I heartily invite you to come out on a winter night to a presentation that will be lively, thought provoking, and above all, truly inspiring for those who are working for peace, justice and ecology.

Leigh Wilkerson -- Poet, Activist and Gardener (

Sunday, January 6, 2008

Everyone welcome to Jan. 12 Town Branch neighborhood meeting

Town Branch neighborhood from Google Earth

View Larger Map

This is a live interactive link to Google Earth. Simply put cursor on page and move in any direction to tour the planet! The starting point is the Town Branch neighborhood in south Fayetteville, Arkansas.

Saturday, January 5, 2008

Destruction of wildlife habitat and farmland main effect of using biofuel

Burning Biofuels May Be Worse Than Coal and Oil, Say Experts
By Alok Jha
The Guardian UK

Friday 04 January 2008
Scientists point to cost in biodiversity and farmland. Razing tropical forests "will increase carbon."

Using biofuels made from corn, sugar cane and soy could have a greater environmental impact than burning fossil fuel, according to experts. Although the fuel itself emits less greenhouse gas, it has higher costs in terms of biodiversity loss and destruction of farmland.

The problems of climate change and the rising cost of oil have led to a race to develop environmentally-friendly biofuels, such as palm oil or ethanol derived from corn and sugar cane. The EU has proposed that 10% of all fuel used in transport should come from biofuels by 2020 and the emerging global market is expected to be worth billions of dollars a year.
But the new fuels have attracted controversy. "Regardless of how effective sugar cane is for producing ethanol, its benefits quickly diminish if carbon-rich tropical forests are being razed to make the sugar cane fields, thereby causing vast greenhouse-gas emission increases," Jörn Scharlemann and William Laurance, of the Smithsonian Tropical Research Institute in Panama, write in Science today.
"Such comparisons become even more lopsided if the full environmental benefits of tropical forests - for example, for biodiversity conservation, hydrological functioning, and soil protection - are included."
Efforts to work out which crops are most environmentally friendly have, until now, focused only on the amount of greenhouse gases a fuel emits when it is burned. Scharlemann and Laurance highlighted a more comprehensive method, developed by Rainer Zah of the Empa Research Institute in Switzerland, that can take total environmental impacts - such as loss of forests and farmland and effects on biodiversity - into account.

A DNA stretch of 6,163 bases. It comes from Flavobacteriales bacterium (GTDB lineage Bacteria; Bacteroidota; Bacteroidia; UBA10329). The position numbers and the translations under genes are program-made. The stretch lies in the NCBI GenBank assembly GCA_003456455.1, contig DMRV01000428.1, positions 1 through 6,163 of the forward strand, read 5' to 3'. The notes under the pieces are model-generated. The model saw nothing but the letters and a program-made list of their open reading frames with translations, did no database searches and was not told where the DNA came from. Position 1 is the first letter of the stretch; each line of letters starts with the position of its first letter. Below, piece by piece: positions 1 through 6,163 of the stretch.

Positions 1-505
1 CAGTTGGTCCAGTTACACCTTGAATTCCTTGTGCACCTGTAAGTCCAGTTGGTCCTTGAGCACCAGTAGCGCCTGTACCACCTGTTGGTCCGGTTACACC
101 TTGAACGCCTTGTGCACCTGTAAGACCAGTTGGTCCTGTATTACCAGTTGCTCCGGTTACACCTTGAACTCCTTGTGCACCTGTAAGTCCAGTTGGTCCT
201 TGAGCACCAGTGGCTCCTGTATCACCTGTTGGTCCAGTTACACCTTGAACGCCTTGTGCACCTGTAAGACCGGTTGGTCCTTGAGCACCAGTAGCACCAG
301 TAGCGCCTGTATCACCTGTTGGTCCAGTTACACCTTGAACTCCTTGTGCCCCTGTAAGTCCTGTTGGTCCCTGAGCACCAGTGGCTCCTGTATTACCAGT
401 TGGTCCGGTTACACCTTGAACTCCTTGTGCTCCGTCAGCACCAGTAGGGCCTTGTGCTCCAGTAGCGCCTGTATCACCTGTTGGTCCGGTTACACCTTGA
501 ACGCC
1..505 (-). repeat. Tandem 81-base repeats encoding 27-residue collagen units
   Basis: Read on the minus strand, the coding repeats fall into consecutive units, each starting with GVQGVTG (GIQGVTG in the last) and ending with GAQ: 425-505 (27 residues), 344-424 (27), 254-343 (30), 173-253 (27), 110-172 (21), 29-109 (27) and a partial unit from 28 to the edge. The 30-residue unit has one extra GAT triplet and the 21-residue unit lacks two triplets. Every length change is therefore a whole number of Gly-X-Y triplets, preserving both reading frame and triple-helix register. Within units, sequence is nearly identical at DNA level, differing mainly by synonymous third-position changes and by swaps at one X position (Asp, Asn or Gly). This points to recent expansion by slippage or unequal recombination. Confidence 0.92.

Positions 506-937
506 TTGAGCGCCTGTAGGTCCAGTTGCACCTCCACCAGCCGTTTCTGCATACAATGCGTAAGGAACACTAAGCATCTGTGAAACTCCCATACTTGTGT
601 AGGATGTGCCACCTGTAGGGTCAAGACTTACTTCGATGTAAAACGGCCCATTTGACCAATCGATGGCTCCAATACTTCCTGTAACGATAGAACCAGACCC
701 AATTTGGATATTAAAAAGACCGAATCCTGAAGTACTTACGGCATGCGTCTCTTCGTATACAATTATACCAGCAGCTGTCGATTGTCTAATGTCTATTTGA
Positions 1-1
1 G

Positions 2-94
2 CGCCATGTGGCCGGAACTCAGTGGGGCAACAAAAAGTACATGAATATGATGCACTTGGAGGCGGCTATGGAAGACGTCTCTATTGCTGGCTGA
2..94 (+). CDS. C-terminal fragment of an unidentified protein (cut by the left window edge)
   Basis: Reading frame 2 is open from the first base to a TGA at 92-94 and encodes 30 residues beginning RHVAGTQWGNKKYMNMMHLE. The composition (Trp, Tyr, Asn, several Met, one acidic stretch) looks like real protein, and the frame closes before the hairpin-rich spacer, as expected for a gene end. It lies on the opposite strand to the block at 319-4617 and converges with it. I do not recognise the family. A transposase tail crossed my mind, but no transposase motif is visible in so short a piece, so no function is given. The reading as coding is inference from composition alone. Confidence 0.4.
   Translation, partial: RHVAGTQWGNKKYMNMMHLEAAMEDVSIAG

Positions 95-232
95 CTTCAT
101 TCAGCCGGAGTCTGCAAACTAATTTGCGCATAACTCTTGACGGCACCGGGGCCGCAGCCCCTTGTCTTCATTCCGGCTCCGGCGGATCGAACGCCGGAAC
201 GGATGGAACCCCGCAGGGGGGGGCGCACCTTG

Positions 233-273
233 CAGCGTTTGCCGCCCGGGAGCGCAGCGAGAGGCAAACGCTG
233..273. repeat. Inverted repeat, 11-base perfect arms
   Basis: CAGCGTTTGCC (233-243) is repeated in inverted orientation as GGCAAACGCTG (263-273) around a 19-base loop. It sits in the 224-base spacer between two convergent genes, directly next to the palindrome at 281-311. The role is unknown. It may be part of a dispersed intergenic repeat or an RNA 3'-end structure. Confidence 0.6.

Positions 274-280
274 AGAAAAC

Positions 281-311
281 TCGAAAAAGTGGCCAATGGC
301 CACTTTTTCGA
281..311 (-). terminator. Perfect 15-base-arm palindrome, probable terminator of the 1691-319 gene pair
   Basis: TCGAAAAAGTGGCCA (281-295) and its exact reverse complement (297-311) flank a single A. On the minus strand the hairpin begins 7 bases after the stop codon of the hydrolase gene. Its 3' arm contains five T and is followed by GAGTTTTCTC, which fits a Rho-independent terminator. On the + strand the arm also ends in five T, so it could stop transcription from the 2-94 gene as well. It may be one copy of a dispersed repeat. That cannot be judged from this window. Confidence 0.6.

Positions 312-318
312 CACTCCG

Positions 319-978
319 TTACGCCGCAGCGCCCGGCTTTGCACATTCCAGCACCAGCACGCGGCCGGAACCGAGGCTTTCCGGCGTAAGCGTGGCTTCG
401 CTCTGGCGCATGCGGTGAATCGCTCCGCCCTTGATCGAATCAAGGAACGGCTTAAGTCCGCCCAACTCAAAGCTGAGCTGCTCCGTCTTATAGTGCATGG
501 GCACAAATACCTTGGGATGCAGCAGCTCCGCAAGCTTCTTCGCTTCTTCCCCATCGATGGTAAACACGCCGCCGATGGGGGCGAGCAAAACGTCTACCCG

In a study of 26 biofuels the Swiss method showed that 21 fuels reduced greenhouse-gas emissions by more than 30% compared with gasoline when burned. But almost half of the biofuels, a total of 12, had greater total environmental impacts than fossil fuels. These included economically-significant fuels such as US corn ethanol, Brazilian sugar cane ethanol and soy diesel, and Malaysian palm-oil diesel. Biofuels that fared best were those produced from waste products such as recycled cooking oil, as well as ethanol from grass or wood.
Scharlemann and Laurance also pointed to "perverse" government initiatives that had resulted in unintended environmental impacts. In the US, for example, farmers have been offered incentives to shift from growing soy to growing corn for biofuels. "This is helping to drive up global soy prices, which in turn amplifies economic incentives to destroy Amazonian forests and Brazilian tropical savannas for soy production."
They added: "The findings highlight the enormous differences in costs and benefits among different biofuels. There is a clear need to consider more than just energy and greenhouse gas emissions when evaluating different biofuels and to pursue new biofuel crops and technologies."
Andy Tait, campaign manager at Greenpeace, said: "We're already bought into mandatory targets for the use of biofuels with very little thought of what the environmental impacts will be. This study further confirms that there are serious risks associated with first generation biofuels, particularly from corn, soya and palm oil."
He said that the biofuel technology had been oversold by industry and politicians. "It's clear that what government and industry are trying to do is find a neat, drop-in solution that allows people to continue business as usual.
"If you're looking at the emissions from the transport sector, the first thing you need to look at is fuel efficiency and massively increasing it. That needs to come before you even get to the point of discussing which biofuels might be good or bad."

Posted by aubunique at 1/05/2008 08:33:00 AM

Friday, January 4, 2008

Verbesina virginica (white crownbeard or frost weed) has a good week

Please click on photo to enlarge the "frost flower" formed by moisture around the stem of Vebesina virginica. Several sub-freezing nights in the first week of January 2008 produced great formations on the frost weed for people who don't cut the plants down after the bloom fades and turns to seed.

Read more about
Verbesina virginica on a Texas Web site or a Missouri Web site:

Verbesina virginica in Missouri